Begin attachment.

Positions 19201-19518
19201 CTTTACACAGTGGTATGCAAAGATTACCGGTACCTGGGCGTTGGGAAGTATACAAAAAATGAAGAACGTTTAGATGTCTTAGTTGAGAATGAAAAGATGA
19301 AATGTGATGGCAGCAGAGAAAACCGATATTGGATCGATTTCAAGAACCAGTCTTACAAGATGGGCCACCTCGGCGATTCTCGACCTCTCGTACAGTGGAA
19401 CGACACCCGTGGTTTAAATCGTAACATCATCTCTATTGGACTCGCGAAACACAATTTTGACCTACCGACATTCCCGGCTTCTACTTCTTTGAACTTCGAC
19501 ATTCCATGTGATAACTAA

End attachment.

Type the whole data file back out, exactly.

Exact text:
Positions 19201-19518
19201 CTTTACACAGTGGTATGCAAAGATTACCGGTACCTGGGCGTTGGGAAGTATACAAAAAATGAAGAACGTTTAGATGTCTTAGTTGAGAATGAAAAGATGA
19301 AATGTGATGGCAGCAGAGAAAACCGATATTGGATCGATTTCAAGAACCAGTCTTACAAGATGGGCCACCTCGGCGATTCTCGACCTCTCGTACAGTGGAA
19401 CGACACCCGTGGTTTAAATCGTAACATCATCTCTATTGGACTCGCGAAACACAATTTTGACCTACCGACATTCCCGGCTTCTACTTCTTTGAACTTCGAC
19501 ATTCCATGTGATAACTAA